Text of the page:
Middle East

Syria conflict: Russia strikes 'undermining peace talks'

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Bombed out windows in the aftermath of a reported air strike in the Syrian city of Aleppo Image copyright AFP
Image caption Western powers accuse Russia of targeting opponents of the Syrian government, while Moscow says it is battling terrorists

Russian air strikes in Syria are "undermining" efforts to find a political solution to the war, Nato's secretary general has said.

Jens Stoltenberg said the raids were mainly targeting the Syrian opposition.

Moscow insists it is battling "terrorism".

This week, fledgling peace talks were suspended as Syrian government forces, backed by the Russian military, launched a fresh offensive against rebels in Aleppo.

Thousands of civilians are reported to be fleeing Syria's largest city.

"The intense Russian air strikes mainly targeting opposition groups in Syria are undermining the efforts to find a political solution to the conflict," Mr Stoltenberg said.

He said the air strikes posed a particular problem for Nato member Turkey, which is already embroiled in a row with Russia after Turkey shot down a Russian jet it accused of violating its airspace.

Increased Russian activity "creates risks and heightens tensions and is of course a challenge for Nato", Mr Stoltenberg said.

On Thursday, Turkey warned up to 70,000 people might be heading to its border from Aleppo, but on Friday a BBC correspondent at the border town of Kilis saw no indication yet of large numbers of refugees.

Separately, the United Nations said at least 15,000 people had fled Aleppo.

The Syrian government is reported to have made further gains on the ground on Friday, recapturing the town of Ratyan, north of Aleppo.

Earlier in the week, it claimed a major victory by breaking the rebel siege of two towns in Aleppo province, severing an opposition supply line from Turkey to Aleppo city.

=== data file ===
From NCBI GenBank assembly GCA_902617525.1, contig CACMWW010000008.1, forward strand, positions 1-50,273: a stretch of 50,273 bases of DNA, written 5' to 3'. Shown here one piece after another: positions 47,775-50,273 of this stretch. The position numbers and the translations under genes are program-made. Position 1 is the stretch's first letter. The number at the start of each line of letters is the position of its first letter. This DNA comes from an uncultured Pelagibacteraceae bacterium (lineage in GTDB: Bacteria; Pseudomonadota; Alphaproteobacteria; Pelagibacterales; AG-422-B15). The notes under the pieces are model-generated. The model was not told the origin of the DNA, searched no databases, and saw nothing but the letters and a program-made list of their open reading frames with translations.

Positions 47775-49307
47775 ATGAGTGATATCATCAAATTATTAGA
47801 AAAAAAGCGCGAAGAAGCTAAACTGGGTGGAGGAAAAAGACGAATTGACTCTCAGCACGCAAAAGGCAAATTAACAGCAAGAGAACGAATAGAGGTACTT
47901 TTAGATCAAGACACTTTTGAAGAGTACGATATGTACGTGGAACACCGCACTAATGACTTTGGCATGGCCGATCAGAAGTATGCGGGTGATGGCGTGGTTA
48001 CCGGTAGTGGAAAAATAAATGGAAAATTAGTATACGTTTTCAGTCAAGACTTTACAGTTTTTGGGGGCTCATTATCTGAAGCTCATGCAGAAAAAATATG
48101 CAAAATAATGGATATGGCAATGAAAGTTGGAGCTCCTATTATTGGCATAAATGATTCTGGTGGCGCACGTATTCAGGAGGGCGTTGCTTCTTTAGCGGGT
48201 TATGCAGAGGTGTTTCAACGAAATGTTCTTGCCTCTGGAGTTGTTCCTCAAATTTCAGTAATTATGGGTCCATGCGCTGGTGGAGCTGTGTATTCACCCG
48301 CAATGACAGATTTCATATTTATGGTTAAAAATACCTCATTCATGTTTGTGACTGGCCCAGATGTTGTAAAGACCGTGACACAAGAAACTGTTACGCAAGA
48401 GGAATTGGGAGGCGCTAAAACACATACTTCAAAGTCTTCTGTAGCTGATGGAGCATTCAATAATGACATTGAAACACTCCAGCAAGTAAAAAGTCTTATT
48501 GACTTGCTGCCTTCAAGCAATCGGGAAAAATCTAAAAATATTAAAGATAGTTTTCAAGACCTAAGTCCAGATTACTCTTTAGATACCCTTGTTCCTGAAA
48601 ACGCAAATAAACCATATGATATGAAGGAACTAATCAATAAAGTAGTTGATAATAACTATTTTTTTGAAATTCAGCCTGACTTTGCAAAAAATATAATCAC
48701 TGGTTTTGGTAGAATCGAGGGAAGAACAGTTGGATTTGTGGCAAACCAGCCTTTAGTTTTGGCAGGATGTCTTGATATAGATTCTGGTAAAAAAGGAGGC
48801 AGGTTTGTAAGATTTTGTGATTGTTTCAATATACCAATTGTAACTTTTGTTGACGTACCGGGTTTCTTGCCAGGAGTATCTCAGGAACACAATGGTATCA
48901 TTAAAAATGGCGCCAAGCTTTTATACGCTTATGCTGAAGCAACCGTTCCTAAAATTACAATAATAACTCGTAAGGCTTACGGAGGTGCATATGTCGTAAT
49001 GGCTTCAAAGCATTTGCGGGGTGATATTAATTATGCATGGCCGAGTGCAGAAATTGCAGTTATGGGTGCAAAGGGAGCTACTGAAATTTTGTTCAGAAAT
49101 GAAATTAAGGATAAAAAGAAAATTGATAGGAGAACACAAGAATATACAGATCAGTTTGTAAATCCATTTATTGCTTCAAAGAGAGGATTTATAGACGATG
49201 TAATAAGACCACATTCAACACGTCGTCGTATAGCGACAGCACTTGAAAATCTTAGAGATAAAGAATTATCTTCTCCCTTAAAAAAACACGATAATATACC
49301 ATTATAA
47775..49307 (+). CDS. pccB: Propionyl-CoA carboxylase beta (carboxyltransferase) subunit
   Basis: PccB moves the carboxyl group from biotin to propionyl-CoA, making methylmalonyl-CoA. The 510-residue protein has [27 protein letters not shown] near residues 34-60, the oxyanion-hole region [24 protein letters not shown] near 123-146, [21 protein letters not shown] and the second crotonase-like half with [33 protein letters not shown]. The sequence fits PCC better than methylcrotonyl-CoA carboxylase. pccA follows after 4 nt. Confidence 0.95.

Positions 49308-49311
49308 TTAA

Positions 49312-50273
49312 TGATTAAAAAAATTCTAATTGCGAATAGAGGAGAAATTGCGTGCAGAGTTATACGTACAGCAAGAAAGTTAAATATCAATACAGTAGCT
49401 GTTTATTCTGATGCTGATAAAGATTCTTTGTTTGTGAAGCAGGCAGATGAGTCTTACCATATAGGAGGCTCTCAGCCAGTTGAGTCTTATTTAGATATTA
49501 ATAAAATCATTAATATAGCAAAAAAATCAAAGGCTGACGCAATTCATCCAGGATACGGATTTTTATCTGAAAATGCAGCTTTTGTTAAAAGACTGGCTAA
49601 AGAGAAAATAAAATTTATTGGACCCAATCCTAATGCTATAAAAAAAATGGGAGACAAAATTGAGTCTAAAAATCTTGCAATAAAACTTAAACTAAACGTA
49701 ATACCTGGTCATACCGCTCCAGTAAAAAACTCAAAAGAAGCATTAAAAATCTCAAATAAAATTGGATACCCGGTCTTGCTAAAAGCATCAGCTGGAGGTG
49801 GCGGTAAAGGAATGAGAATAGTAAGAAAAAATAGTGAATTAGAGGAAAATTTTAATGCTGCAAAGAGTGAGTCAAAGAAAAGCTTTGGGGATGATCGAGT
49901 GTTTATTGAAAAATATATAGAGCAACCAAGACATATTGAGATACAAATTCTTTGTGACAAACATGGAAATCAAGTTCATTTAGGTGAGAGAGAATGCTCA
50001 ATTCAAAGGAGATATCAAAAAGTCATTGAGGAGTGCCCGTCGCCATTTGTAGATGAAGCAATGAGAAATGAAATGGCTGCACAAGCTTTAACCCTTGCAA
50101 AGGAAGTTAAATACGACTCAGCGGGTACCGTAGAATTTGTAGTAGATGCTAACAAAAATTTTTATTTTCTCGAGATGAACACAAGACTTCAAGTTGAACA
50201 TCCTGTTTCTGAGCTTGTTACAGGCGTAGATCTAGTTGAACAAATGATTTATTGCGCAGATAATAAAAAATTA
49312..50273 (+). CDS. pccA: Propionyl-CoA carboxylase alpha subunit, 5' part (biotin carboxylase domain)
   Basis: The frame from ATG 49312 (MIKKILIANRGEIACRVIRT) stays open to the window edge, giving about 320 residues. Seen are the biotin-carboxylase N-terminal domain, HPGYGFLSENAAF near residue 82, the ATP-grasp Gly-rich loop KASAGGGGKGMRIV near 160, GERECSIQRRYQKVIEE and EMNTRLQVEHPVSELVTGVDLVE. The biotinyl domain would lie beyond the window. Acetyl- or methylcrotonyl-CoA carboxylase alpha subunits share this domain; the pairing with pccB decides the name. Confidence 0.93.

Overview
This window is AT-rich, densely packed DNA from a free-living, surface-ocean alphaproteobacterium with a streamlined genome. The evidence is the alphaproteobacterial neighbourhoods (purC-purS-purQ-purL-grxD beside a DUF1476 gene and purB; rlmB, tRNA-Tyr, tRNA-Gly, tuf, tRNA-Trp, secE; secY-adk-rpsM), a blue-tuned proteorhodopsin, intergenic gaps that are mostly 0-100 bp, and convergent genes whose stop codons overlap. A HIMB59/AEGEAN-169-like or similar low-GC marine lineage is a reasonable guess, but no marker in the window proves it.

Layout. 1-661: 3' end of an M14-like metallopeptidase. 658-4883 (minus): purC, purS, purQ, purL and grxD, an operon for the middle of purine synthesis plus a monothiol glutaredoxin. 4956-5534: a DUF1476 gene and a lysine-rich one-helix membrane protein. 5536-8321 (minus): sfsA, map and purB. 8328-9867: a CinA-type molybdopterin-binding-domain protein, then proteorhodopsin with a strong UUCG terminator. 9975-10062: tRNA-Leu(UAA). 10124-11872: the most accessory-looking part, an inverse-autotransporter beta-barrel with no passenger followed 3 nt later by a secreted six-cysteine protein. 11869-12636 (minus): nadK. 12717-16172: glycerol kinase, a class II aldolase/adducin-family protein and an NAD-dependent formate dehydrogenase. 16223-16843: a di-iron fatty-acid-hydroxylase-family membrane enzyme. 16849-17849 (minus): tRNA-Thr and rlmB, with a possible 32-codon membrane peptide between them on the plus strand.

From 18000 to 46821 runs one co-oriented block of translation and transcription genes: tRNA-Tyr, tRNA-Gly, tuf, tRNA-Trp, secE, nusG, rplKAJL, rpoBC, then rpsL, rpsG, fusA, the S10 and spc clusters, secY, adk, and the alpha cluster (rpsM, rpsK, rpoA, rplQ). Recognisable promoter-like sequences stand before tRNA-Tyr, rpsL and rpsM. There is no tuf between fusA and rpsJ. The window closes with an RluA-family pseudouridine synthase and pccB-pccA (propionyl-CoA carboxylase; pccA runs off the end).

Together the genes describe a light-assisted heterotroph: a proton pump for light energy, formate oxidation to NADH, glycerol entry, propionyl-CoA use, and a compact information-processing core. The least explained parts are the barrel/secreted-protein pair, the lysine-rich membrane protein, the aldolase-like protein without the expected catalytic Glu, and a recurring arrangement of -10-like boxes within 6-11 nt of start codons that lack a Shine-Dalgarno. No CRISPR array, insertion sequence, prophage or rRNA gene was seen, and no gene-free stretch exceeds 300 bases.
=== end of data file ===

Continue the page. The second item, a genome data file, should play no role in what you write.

A rebel commander fighting under the Free Syrian Army told Reuters the northern countryside in Aleppo province was "totally encircled, and the humanitarian situation is very difficult".

"It feels like a siege of Aleppo is about to begin," said a spokesman for aid group Mercy Corpsm David Evans, who said the main humanitarian route was cut off.

Since 2012, Aleppo has been divided into rebel and government-held areas. Before the conflict it was a key commercial centre and home to over two million people.

Meanwhile Turkey has dismissed Russian claims that it was planning to invade Syria.

Turkish President Recep Tayyip Erdogan called the accusation "laughable", according to state media.


What is the Syria conflict?

Image copyright AP

Why is there a war in Syria?

Anti-government protests developed into a civil war that, four years on, has ground to a stalemate, with the Assad government, the so-called Islamic State group, an array of Syrian rebels and Kurdish fighters all holding territory.

Who is fighting whom?

Government forces concentrated in Damascus and the centre and west of Syria are fighting the jihadists of Islamic State and al-Nusra Front, as well as less numerous so-called "moderate" rebel groups, which are strongest in the north and east. These groups are also battling each other.

What's the human cost?

More than 250,000 Syrians have been killed and a million injured. Some 11 million others have been forced from their homes, of whom four million have fled abroad - including growing numbers who are making the dangerous journey to Europe.

How has the world reacted?

Iran, Russia and Lebanon's Hezbollah movement are propping up the Alawite-led Assad government, while Turkey, Saudi Arabia and Qatar back the more moderate Sunni-dominated opposition, along with the US, UK and France. Hezbollah and Iran are believed to have troops and officers on the ground, while a Western-led coalition and Russia are carrying out air strikes.


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